A Horse and Two Goats, R.K Narayan

A Horse and Two Goats is an exceptional symphony of R. K. Narayan, which follows a very impressive and restrained style. It is a short story with comical touches.

A Horse and Two Goats, R.K NarayanA Horse and Two Goats is one of the gems from R.K. Narayan. The author has contributed immensely to the development of literature. `A Horse and Two Goats` reflects the conversation between Muni and a red-faced American depicting the differences in their thoughts. The title signifies the feeling of Muni when he was selling his two goats to the American though that was only a piece of statue.
A Horse and Two Goats, R.K Narayan
The author R. K. Narayan is one of the popular Indian writers writing in English. As a novelist he upholds the Indian essence in all his works rather than adopting traditional Western style. He was also an excellent short story teller. He wrote many short stories, which are published collectively under many headings. `A Horse and Two Goats` did not achieve a wide international audience until 1970 when it became the title story of R. K. Narayan`s seventh collection of short stories. It was `A Horse and Two Goats and Other Stories`. It reached an even wider audience in 1985 when it was included in Under the Banyan Tree, Narayan`s tenth and best-selling collection. By this time Narayan was well established as one of the most prominent Indian authors writing in English in the 20th century. Narayan is best known for his fourteen novels and stories, many of which are placed in the fictional town of Malgudi. However, the story of `A Horse and Two Goats` does not unfurl in Malgudi. This story is considered a fine example of Narayan`s deftness in creating engaging characters and humorous dialogues.

Synopsis of "A Horse and Two Goats" by R.K Narayan 

The book `A horse and two Goats` was first published in Chennai, in a newspaper named `The Hindu` in 1960. The story presents a comic dialogue between Muni, a poor Tamil-speaking villager, and a wealthy English-speaking businessman from New York. They are engaged in a conversation in which neither can understand the other`s language. With gentle humour, Narayan explores the conflicts between rich and poor and between Indian and Western cultures as well.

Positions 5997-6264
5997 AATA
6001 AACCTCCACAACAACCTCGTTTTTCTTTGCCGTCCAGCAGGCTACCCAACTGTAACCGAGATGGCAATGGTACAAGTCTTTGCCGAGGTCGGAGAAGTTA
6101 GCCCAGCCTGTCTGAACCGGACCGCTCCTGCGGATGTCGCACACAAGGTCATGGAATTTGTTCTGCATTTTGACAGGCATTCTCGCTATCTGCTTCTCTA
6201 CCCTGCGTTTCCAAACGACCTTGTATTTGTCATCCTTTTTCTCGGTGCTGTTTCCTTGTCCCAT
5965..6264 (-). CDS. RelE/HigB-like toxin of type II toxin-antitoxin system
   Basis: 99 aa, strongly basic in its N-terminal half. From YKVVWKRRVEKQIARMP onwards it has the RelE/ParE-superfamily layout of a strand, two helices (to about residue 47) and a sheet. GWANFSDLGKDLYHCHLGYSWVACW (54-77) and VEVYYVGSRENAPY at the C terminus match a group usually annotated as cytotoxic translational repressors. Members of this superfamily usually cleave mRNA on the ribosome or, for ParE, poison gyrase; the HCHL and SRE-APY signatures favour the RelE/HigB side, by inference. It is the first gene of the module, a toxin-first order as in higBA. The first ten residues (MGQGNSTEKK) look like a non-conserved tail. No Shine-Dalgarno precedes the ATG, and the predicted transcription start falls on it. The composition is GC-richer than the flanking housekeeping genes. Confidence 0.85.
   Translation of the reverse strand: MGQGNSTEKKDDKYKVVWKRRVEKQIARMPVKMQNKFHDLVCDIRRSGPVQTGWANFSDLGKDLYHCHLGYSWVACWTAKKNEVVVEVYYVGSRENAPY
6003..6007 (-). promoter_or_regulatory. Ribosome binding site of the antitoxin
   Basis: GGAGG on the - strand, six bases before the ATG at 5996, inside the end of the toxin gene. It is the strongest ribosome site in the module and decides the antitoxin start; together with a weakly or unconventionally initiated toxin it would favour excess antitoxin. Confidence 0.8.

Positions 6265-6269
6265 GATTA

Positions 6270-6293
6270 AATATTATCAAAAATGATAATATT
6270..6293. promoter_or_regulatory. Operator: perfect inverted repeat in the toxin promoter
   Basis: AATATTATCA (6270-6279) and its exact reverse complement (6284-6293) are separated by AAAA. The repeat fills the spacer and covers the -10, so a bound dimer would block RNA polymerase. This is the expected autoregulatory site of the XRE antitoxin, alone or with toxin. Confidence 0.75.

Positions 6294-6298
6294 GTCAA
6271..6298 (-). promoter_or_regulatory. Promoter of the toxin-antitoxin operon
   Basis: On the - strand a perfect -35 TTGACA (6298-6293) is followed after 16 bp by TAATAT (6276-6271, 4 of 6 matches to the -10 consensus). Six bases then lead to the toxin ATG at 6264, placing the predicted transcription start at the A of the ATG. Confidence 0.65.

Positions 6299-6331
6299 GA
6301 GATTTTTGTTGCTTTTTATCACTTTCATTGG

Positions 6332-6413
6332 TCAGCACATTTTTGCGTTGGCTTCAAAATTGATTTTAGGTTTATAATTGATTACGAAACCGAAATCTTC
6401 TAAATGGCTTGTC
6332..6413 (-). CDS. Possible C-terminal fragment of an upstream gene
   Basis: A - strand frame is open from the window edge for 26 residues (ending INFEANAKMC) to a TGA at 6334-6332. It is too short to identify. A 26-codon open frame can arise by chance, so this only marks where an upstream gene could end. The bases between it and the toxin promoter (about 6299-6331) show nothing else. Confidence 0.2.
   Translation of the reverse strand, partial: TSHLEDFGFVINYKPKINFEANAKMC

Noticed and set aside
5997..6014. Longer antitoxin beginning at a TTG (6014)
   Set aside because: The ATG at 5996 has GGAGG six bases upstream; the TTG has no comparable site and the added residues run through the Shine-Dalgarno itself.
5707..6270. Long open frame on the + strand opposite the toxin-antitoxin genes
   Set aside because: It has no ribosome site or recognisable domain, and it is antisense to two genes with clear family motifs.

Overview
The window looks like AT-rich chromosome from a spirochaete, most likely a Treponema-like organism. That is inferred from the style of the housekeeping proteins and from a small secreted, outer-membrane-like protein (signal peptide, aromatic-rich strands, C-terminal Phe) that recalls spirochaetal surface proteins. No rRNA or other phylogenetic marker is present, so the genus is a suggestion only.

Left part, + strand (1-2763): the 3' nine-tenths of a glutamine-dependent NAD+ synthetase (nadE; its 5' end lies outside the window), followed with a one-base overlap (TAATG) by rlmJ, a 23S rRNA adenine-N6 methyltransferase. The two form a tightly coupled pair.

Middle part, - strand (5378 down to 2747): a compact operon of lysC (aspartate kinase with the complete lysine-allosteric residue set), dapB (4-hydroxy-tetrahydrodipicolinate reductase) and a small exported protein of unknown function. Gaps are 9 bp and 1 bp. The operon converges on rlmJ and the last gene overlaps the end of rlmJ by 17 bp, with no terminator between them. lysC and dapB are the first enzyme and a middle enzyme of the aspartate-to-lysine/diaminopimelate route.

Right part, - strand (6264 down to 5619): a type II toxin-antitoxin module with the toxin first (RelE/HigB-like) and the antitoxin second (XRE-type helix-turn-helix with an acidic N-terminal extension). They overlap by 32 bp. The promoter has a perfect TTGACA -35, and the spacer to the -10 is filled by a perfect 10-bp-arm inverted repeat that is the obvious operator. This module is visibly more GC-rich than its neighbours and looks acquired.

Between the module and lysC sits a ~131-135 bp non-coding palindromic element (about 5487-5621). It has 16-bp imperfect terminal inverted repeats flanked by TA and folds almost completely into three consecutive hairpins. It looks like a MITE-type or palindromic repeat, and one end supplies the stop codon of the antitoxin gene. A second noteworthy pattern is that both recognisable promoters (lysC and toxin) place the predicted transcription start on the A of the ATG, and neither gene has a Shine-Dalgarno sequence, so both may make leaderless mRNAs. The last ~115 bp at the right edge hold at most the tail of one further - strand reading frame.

The story of `A horse and two Goats` is told in two parts. The first one where the set up of Muni and his life in Kritam is described and the second part deal with the meeting of the businessman and Muni. The first part is mainly to give Muni a kind of depth, and also to make the second part credible to the readers. At the end, it would seem a victory for Muni, who is now in possession of more money than he has held in his life. Beneath the seeming victory, there can be another hidden meaning that ancient India is selling its heritage cheaply, at the cost of its spirituality. There is a lack of interest by the people in the horse and warrior statue and this may generate the need of the highways of present day.

Being published by the Bodley Head Ltd., Hind Packet Books, New Delhi, Viking Press, etc. `A Horse and two Goats` is a wonderful short story written by R. K. Narayan that includes a charming conservation between a native and a foreigner.

Summary of “A horse and two goats”
In ”A Horse And Two Goats,” Muni, an old peasant who has lost everything but his goats, tethers them to the trunk of a ”drumstick tree that grew in front of his hut and from which occasionally Muni could shake down drumsticks. This morning he got six. He carried them in with a sense of triumph. Although no one could say precisely who owned the tree, it was his because he lived in its shadow.” In the morning of the day covered in the story, before Muni meets the red-faced American who will apparently change their fortunes, his wife scolds him: ” ‘You are getting no sauce today, nor anything else. I can’t find anything to give you to eat. Fast till the evening, it’ll do you good. Take the goats and be gone now,’ she cried, and added, ‘Don’t come back before the sun is down.’ Perhaps a large progeny would have brought him the blessing of the gods.” But the American passing through their village mistakes the statue of a horse on the outskirts for Muni’s property and buys it for 100 rupees. Muni returns with the money to his incredulous wife, believing he has sold his goats to the foreigner. They turn up bleating at his door, and the old woman to whom he has been married since they were both children some 60 years earlier threatens to go off to her parents.


  1. R.K Narayan is my favorite writer in India.


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